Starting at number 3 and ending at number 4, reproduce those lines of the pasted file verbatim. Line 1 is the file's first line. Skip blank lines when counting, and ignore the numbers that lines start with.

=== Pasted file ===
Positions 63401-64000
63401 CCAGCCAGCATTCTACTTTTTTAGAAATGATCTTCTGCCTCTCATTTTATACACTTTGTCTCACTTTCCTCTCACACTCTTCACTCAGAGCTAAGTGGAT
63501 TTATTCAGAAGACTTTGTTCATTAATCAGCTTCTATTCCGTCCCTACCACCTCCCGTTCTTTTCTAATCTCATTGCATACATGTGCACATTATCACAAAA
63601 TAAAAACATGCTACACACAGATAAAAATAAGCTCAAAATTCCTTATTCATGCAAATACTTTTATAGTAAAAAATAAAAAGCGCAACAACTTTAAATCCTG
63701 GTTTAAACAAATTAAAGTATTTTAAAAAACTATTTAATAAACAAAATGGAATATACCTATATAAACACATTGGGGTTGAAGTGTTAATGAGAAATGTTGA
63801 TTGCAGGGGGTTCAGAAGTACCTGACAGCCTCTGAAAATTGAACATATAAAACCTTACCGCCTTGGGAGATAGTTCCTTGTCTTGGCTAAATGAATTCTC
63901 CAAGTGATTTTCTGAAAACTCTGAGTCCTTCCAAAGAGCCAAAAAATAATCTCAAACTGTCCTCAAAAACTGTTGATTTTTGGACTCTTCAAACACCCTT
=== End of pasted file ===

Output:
63501 TTATTCAGAAGACTTTGTTCATTAATCAGCTTCTATTCCGTCCCTACCACCTCCCGTTCTTTTCTAATCTCATTGCATACATGTGCACATTATCACAAAA
63601 TAAAAACATGCTACACACAGATAAAAATAAGCTCAAAATTCCTTATTCATGCAAATACTTTTATAGTAAAAAATAAAAAGCGCAACAACTTTAAATCCTG